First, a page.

Department of Homeland Security Secretary Alejandro Mayorkas faced off Wednesday with Republican members of Congress in a series of high-profile hearings that put the secretary and the administration’s immigration policies in the spotlight ahead of the midterm elections.
Republican Rep. Michael McCaul of Texas took issue with Mayorkas’ assertion that the US-Mexico border was well managed, saying the situation was “out of control.”
“I would have to say that I’ve never seen the border more broken,” McCaul said Wednesday. “It is not under operational control. It is out of control.”
Earlier Wednesday, Mayorkas told lawmakers that the department had “effectively managed” the flow of migrants at the US-Mexico border with the resources at its disposal.
“We inherited a broken and dismantled system that is already under strain. It is not built to manage the current levels and types of migratory flows. Only Congress can fix this,” Mayorkas said at the Appropriations subcommittee hearing.
“Yet, we have effectively managed an unprecedented number of noncitizens seeking to enter the United States and interdicted more drugs and disrupted more smuggling operations than ever before.”
Mayorkas testified Wednesday before a subcommittee of the House Appropriations Committee and the House Homeland Security Committee. On Thursday, he will sit before the House Judiciary Committee. The hearings are part of Mayorkas’ routine efforts to request funding for his department and for Congress to provide oversight.
Border authorities have been facing increasing numbers of migrants at the US-Mexico border. In March, US Customs and Border Protection encountered more than 221,000 migrants, according to agency data. That includes repeat crossers. While officials recognize the strain on the system, Mayorkas stressed they’ve been deploying additional resources to assist with the flow.
The hearings come as the administration is facing increasing criticism from Republicans and some Democrats about its approach to ending a Trump-era pandemic restriction, known as Title 42, on the US-Mexico border. That authority allows border officials to immediately send migrants back to their home country citing a public health emergency. The Biden administration announced in April it was ending the practice on May 23.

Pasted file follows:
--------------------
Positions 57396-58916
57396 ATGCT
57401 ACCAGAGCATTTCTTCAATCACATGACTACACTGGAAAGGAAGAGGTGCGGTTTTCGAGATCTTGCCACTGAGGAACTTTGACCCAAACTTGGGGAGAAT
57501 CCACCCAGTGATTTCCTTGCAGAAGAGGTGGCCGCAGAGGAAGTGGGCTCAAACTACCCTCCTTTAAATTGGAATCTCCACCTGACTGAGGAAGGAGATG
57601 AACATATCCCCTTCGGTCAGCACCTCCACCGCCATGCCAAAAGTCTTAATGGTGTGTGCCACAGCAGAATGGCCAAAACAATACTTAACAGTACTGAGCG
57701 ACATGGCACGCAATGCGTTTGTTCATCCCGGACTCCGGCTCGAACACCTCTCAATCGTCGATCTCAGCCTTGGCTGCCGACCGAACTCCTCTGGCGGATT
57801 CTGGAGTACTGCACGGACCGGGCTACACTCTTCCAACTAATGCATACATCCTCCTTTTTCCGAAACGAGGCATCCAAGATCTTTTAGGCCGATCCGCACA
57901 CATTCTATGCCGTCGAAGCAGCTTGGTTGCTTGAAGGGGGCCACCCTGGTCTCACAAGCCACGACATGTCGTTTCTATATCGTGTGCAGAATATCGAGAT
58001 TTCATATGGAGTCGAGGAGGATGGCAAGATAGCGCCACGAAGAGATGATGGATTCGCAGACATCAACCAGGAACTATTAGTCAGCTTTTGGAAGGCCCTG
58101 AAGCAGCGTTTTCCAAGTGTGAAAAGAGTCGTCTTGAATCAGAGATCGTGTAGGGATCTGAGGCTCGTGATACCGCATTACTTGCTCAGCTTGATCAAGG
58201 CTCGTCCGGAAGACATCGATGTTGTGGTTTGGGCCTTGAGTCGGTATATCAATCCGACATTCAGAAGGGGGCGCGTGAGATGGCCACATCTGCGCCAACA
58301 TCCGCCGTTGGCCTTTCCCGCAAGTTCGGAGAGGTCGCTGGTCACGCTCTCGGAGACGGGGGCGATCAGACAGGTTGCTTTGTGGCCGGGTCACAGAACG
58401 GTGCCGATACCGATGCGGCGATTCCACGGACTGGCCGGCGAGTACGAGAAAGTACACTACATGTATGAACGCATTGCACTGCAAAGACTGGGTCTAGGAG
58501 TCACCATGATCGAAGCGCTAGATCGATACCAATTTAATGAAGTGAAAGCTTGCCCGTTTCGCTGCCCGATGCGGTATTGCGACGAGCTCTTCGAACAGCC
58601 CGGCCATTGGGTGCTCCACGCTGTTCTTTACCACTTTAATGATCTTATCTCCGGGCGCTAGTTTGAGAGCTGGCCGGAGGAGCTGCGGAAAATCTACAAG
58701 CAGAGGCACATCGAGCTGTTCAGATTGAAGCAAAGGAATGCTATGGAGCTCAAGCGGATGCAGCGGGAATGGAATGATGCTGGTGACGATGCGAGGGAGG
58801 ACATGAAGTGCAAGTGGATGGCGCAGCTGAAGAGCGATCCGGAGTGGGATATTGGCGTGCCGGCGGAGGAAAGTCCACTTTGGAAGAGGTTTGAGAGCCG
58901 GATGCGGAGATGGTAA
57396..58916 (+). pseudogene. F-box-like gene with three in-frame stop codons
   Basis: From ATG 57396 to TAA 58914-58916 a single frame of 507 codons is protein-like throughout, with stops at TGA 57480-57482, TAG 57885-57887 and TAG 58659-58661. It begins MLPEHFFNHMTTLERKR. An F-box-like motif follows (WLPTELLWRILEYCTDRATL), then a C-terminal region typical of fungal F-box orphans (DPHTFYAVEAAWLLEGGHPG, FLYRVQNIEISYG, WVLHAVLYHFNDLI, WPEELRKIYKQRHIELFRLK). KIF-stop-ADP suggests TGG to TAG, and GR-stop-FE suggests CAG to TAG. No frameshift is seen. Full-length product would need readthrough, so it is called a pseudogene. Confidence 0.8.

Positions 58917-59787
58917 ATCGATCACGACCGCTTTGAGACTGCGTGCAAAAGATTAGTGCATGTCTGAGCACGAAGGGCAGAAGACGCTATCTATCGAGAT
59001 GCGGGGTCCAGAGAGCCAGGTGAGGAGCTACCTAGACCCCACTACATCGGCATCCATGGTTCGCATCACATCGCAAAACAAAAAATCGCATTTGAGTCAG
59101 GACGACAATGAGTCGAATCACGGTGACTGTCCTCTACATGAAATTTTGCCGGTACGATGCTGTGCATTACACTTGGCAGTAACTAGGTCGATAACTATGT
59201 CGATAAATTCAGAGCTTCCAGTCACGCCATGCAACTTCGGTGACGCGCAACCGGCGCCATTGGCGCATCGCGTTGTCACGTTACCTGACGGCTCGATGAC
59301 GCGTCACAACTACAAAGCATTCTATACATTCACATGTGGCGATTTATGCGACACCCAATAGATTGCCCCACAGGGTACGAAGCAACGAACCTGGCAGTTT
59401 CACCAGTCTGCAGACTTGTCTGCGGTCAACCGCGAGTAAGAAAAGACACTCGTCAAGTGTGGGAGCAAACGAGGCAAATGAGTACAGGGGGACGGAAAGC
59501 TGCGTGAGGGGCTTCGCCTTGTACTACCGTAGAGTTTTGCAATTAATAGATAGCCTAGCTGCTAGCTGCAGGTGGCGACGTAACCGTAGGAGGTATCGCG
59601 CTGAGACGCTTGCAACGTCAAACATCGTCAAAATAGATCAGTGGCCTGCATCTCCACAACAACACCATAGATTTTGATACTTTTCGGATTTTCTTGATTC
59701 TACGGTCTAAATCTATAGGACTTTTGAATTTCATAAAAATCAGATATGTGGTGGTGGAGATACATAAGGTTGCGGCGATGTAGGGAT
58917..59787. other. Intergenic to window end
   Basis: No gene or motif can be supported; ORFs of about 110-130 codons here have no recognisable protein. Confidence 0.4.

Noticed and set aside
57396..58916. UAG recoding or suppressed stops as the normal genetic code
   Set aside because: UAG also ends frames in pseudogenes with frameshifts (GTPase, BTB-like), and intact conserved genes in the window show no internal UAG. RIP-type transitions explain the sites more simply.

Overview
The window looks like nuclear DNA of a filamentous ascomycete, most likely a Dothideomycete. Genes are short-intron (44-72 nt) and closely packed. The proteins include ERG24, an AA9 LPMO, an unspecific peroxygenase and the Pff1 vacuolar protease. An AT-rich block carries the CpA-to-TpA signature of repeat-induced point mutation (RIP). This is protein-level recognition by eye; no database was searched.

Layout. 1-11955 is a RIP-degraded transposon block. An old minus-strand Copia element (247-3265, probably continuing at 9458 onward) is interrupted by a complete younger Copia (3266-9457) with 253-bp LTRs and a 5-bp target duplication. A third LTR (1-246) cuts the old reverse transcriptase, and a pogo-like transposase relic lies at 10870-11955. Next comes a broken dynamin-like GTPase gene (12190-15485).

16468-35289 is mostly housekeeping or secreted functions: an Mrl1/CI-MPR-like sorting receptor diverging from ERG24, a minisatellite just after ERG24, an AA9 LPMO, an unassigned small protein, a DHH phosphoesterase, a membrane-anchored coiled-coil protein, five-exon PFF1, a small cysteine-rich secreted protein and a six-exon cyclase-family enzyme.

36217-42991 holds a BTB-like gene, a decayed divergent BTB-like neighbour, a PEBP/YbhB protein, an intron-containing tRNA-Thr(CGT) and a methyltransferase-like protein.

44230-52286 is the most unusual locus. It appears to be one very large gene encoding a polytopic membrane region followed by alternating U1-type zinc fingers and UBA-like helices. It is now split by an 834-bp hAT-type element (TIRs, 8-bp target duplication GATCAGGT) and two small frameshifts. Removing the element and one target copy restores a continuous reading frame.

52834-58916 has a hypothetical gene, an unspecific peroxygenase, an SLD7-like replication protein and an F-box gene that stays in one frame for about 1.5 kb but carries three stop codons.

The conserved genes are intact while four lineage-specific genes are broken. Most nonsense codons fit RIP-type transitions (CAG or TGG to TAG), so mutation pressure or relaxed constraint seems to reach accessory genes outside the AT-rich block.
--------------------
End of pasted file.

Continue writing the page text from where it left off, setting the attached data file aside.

McCaul voiced the concerns from many of the GOP about the influx of migrants at the US southern border, arguing that repealing Trump-era policies had contributed to the increased flow. McCaul cited the “remain in Mexico” policy, a program launched under the Trump administration that required non-Mexican migrants to stay in Mexico until their US immigration court date.
“Don’t rescind what was working,” he said.
Republican Rep. Clay Higgins of Louisiana echoed McCaul and targeted Mayorkas’ assertion that the border is “effectively managed.”
“How would you identify failure?” Higgins said, later adding that Mayorkas will face impeachment next year if the GOP takes control of Congress.
The Biden administration’s decision over Title 42 has also sparked frustration by some in the President’s own party, with members calling for a delay in the decision and others calling on the administration to deliver a more detailed strategy of how they plan to grapple with a potential increase in immigration once the order is lifted.
“We need an immigration policy we truly do. And 42 should not be done away with until we get an immigration policy or until the CDC basically says we do not have a health crisis. With a health crisis, we can’t take any more chance of people coming undocumented and unchecked. And that’s all. It’s very simple,” West Virginia Sen. Joe Manchin, a Democrat, said Tuesday.
On Tuesday, Mayorkas sought to quell those concerns hosting a call with members laying out his agency’s plan to stem the flow of migrants at the Southern border.
Earlier in the week, a federal judge in Louisiana temporarily blocked the administration’s decision to end Title 42. A senior administration official told reporters Tuesday that the administration will comply when the court issues its order and, in the meantime, is preparing for restrictions to end.
According to a Department of Homeland Security memo issued Tuesday, US Customs and Border Protection deployed 600 officers and agents to the US-Mexico border and is expanding its capacity to hold around 18,000 migrants in custody, up from 13,000, among a slew of other measures. The administration, which began offering Covid-19 vaccines to migrants earlier this year, is expanding sites to 24 locations to mitigate the spread of the coronavirus by May 23.
The department added that it will administer consequences to migrants who don’t have claims of asylum by removing them, detaining single adults when appropriate, as well as accelerating asylum adjudications.
This story and headline have been updated with additional developments Wednesday.